Asus Chromebox Side/Front Ports
Home icon grey.png   ▶ Devices ▶ x86 hardware ▶ Chromebox

The Haswell Celeron-based Chromeboxes (Asus, HP, Acer, and Dell) are small lightweight x86-64 PCs that natively run ChromeOS, but with a few simple tweaks, have the capability to boot pretty much any Linux distro. They feature HDMI and DisplayPort video outputs (which can be used simultaneously), 4x USB 3.0 ports, gigabit Ethernet, an SD card slot, and built-in 802.11a/b/g/n wireless and Bluetooth 4.0.

Capability wise, these ChromeBoxes fully support hardware accelerated H.264/MPEG-2/VC-1 video playback at up to 2160p24 (4K), proper 24p output, and full 7.1/HD audio bitstreaming (Linux only). 3D playback is supported, though the decoding of MVC streams (as used in 3D Blu-ray ISOs) is not, due to Windows/driver limitations; the hardware itself is capable. Hi10 1080p playback is software decoded, but works well with few exceptions. From a purely Kodi/media playback standpoint, there's no advantage to the Core i3/i7 models over the Celeron 2955U/2957U boxes.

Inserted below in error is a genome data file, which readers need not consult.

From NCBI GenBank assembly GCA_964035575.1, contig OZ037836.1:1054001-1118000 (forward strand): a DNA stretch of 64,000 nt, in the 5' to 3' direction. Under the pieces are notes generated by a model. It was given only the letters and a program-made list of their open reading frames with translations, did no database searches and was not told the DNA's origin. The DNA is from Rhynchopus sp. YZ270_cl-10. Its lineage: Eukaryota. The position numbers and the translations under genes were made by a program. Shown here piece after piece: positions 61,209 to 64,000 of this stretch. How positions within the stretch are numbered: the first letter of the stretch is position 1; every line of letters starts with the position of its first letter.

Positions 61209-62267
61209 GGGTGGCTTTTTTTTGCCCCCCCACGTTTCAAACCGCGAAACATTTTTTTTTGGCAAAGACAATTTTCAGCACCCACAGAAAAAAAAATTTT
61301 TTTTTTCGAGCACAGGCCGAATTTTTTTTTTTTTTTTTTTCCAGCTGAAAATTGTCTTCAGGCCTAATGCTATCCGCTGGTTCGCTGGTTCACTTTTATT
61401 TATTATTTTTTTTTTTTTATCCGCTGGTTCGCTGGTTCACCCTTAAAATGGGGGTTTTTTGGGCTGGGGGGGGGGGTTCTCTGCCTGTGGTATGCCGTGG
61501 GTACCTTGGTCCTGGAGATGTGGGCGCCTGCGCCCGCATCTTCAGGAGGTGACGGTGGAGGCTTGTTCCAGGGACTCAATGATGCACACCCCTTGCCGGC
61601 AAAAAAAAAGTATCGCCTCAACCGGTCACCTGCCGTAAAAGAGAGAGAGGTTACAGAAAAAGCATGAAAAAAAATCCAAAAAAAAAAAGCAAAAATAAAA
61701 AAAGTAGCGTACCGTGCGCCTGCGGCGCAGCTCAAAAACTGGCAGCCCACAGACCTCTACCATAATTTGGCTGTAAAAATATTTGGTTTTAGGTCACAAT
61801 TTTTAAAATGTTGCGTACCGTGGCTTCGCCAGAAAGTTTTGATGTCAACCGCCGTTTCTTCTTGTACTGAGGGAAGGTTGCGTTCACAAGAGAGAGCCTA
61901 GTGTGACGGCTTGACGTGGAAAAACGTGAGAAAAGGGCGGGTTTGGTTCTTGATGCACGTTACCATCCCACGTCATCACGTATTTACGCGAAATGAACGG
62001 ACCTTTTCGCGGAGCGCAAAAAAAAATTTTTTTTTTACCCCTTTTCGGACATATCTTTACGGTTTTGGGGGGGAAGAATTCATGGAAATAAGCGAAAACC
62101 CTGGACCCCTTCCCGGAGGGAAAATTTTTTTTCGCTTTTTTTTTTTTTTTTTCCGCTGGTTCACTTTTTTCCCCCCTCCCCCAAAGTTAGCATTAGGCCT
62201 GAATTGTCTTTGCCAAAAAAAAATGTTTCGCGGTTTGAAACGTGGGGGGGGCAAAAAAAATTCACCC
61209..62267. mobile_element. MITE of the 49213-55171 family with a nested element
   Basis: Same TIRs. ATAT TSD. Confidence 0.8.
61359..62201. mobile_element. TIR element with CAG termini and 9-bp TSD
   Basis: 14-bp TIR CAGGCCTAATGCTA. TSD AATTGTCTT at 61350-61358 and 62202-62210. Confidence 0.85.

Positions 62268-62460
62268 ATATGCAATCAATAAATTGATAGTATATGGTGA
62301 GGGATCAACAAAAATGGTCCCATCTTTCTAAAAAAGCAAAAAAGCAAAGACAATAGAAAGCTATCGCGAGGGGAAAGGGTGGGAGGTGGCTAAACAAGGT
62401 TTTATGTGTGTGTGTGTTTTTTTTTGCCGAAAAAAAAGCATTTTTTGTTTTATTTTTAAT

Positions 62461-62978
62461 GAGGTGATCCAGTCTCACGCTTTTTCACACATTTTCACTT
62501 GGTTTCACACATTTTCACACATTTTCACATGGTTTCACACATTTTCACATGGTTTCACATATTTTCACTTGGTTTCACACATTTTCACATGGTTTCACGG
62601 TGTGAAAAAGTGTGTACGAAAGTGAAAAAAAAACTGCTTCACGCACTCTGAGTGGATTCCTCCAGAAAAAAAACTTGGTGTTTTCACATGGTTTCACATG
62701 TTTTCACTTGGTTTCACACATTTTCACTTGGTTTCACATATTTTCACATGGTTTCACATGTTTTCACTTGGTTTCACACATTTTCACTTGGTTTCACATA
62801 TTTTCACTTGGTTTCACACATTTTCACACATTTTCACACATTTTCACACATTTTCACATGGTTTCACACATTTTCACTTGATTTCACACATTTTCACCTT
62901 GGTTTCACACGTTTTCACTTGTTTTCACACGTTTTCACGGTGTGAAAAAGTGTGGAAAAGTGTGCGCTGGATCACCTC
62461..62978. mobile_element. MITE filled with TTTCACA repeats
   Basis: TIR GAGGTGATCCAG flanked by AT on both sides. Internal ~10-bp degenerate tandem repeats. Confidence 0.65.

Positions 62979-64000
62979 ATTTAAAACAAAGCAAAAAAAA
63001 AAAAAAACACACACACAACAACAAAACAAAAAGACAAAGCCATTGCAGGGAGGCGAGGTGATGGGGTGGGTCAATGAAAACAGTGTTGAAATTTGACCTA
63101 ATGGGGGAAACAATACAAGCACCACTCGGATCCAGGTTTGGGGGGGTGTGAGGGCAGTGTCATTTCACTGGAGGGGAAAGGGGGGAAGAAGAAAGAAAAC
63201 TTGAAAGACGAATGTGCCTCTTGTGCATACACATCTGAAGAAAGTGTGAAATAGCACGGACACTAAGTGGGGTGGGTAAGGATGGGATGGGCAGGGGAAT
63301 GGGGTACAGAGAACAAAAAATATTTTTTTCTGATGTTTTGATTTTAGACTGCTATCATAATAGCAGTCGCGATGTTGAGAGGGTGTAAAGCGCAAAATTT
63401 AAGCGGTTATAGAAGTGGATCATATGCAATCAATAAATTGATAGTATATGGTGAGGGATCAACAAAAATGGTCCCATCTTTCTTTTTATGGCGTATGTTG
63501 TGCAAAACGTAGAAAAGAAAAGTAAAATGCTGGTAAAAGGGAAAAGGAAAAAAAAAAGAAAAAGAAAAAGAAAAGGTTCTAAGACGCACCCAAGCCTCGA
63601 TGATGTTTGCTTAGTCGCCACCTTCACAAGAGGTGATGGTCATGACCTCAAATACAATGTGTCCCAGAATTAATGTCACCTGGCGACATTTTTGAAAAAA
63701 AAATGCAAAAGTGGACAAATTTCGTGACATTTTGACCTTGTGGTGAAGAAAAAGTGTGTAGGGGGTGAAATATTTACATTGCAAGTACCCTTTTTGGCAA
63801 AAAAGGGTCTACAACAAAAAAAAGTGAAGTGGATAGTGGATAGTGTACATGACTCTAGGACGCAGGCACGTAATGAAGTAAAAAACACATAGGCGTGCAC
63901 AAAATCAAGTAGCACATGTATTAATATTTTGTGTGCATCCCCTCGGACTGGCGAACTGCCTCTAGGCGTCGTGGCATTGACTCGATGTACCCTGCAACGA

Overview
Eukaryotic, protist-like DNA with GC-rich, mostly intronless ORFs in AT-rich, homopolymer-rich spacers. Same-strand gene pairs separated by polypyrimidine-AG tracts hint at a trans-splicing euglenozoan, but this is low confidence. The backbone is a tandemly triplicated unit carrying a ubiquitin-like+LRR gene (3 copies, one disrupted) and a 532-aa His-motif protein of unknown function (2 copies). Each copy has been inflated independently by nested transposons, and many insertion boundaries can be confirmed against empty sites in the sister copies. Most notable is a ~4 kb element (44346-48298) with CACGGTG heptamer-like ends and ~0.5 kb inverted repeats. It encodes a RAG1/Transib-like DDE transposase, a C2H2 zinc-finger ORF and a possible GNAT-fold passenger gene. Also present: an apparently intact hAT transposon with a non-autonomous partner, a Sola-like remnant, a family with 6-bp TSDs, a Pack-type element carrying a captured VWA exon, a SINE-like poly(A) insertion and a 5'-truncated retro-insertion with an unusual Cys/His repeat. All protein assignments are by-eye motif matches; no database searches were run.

This page is complete guide to running Kodi (formerly XBMC) under Linux on the ChromeBox PCs.


Note: This page was originally written for the ASUS ChromeBox, but nearly all of these steps will be the same on the HP, Acer, and Dell Chromeboxes as well. The hardware is virtually identical: the Acer has a slightly different form factor; the HP model has only 1 dimm slot (vs the 2 the others have); the fan of the HP is also a bit louder than the others (with the Asus being the most quiet); the Dell model has an Intel 802.11ac wifi module, whereas the rest have 802.11abgn.

1 Device Preparation

1.1 Disable Firmware Write Protect

Disabling the firmware write protect will allow us to shorten the developer boot screen timeout (from 30s to ~1s) in a dual boot configuration, and optionally boot directly to the legacy BIOS (and into Ubuntu or OpenELEC). This is also necessary for standalone setups so that the stock firmware can be replaced with a custom build of coreboot.

With the device powered off and unplugged:

  1. Remove (4) rubber feet from bottom of unit
  2. Remove (4) screws under rubber feet